Wow, Shyam, that really is a narrow lens you are looking through. As mentioned, this wasn’t a legal question of who was technically PIC. John was flying the plane and had the controls and was being evaluated by the instructor who was also making “suggestions”. Just like in any flight exams, it is always appropriate to ask the examiner or instructor to hold that thought for a better moment while you focus on the ever more important job of FLYING THE PLANE. The argument isn’t about a logbook entry, the point is that when it is your job to fly the plane, don’t let non-essentials distract you.

my instructor purposely tried to distract me from doing my job. When I tell him to STFU he smiles and says good job. :slight_smile:

Andrew, I do not have a dog in the fight here. I am only gently reminding John who has repeatedly asserted he was PIC, that actually the CFI was PIC. I have no idea if the CFI was talking to induce a distraction, or just wanted to impart some knowledge. It is perfectly legitimate to create a distraction, which I do as well when giving flight reviews and IPC. It is also incumbent upon the pilot seeking an endorsement to request the CFI to “reduce the volume of distraction.” I have been in a similar situation on the receiving end with a CFI friend, and have learned to tune him out and focus on the task at hand. I know that nothing will stop my CFI friend from sharing some pearls of wisdom from his Navy career just as I am struggling, manually trying to intercept the localizer.

As soon as you can stop a nagging wife, crying baby, barking rescue dog and obnoxious passenger…loud local CTF and tower chatter…

Please post the answer…



Great post!

Your plane. Your hours. Your accumulated wisdom.

Of course you are right. CFI was wrong.

Shameful, really, whoever signed off on this CFI twerp.

Although this is a sidetrack, that is not necessarily so. For example, a CFI who does not have a current medical cannot act as PIC but can legally provide flight instruction. In the case of giving an IPC, that CFI could not put the student under the hood but they could fly in actual IMC if the student was current.

Generally, ambiguity as to who is PIC is resolved by agreement before the flight commences.

Ah, these are such simple cases. How about we have two CFI in the airplane, both guarding the yoke as if their life depended on it, because most of the time it does. The first CFI does the checkout of the second CFI in a flying club. Obviously, being CFIs, they couldn’t possibly talk about such down to earth matters of who is the PIC, because each thinks he or she is or should be PIC … until somebody drives over runway light. Who is the PIC?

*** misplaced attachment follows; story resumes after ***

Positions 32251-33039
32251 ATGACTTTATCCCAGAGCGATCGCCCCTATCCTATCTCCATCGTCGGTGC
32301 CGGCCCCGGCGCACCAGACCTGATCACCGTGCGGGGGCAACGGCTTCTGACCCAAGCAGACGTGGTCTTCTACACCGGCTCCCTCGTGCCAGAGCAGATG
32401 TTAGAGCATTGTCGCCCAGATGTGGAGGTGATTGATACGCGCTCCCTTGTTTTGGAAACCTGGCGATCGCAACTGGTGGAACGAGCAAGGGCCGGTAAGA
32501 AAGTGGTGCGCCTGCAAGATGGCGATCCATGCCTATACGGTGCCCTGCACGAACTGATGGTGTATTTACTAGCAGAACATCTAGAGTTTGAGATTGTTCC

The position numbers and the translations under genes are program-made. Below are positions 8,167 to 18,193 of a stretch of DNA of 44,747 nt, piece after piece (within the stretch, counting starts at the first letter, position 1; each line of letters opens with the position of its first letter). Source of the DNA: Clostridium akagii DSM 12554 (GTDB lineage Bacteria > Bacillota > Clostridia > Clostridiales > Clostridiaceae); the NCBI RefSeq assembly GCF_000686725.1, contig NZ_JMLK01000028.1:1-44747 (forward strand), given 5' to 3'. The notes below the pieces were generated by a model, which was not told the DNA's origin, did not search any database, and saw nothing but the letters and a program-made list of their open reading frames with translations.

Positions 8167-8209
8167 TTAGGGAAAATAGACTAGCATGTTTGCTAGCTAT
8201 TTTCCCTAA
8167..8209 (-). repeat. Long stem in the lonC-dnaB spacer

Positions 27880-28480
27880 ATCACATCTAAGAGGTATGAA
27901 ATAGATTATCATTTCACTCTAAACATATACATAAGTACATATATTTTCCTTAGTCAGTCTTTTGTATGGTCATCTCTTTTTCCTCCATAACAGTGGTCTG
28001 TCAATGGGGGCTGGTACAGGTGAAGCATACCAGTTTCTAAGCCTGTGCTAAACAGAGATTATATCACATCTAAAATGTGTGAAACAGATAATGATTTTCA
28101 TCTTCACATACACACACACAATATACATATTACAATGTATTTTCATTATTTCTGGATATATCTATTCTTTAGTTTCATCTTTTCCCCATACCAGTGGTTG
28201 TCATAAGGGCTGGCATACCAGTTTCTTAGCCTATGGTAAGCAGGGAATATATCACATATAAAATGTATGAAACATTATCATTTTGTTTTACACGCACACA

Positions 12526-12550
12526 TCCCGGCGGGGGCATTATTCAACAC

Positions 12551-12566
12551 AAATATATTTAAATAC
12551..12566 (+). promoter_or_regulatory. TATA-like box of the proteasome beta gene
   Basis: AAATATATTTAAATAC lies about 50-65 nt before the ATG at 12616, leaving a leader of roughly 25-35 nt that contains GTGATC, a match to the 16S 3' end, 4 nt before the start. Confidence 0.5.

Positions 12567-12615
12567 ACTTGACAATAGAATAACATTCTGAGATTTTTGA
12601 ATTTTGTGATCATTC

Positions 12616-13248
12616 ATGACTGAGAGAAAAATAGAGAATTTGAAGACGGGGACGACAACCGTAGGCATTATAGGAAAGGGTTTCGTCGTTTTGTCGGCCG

1. CFI being checked out
  2. CFI checking out the other
  3. both
  4. airport ops for putting runway light where it shouldn’t be
    Without doubt, my vote goes to 4.

There is nothing more dangerous than two CFIs in an airplane.

Three CFIs?

Nice job John.

How does he “take away your instrument privileges”? [^o)] Not sign off on the IPC, sure.

I had to do something similar early in my PPL training. CFI was trying to teach me about the sight picture “on the go”. Might have been a no big deal moment for him, but for some with single to just barely two digit hours in the logbook, I was not in a good listen mode at that spot.

I corrected that on the ground and got signed off to solo on the next flight.

I wasn’t PIC. Heck, I hadn’t even solo’d. But I knew I had to take charge if I was going to learn.


To your point as well as Wayne’s immediate comment, this from a Flying Magazine article online today: “Flight reviews and IPCs are not tests and hence a pilot cannot fail one. Instructors with concerns about a pilot’s abilities to safely operate an aircraft will simply not endorse that pilot’s logbook.”

It really sounds like your CSIP (if he is one, or just a CFII) really overstepped his/her boundaries.

Keep moving forward!


John, thanks for recounting this experience. I have had a similar experience before; in the process of getting my CFI.

I also admire how you took the good from the situation and recognized that you could learn something from a CFI who did a bad job on a particular flight.

The more I do this, the more i look back and cringe at some of the instruction I have given and how I could have done a better job. In this case, you both took something away from the experience and that is the essence of what I love about being a pilot in a great aviation culture.

Great job and thanks for sharing.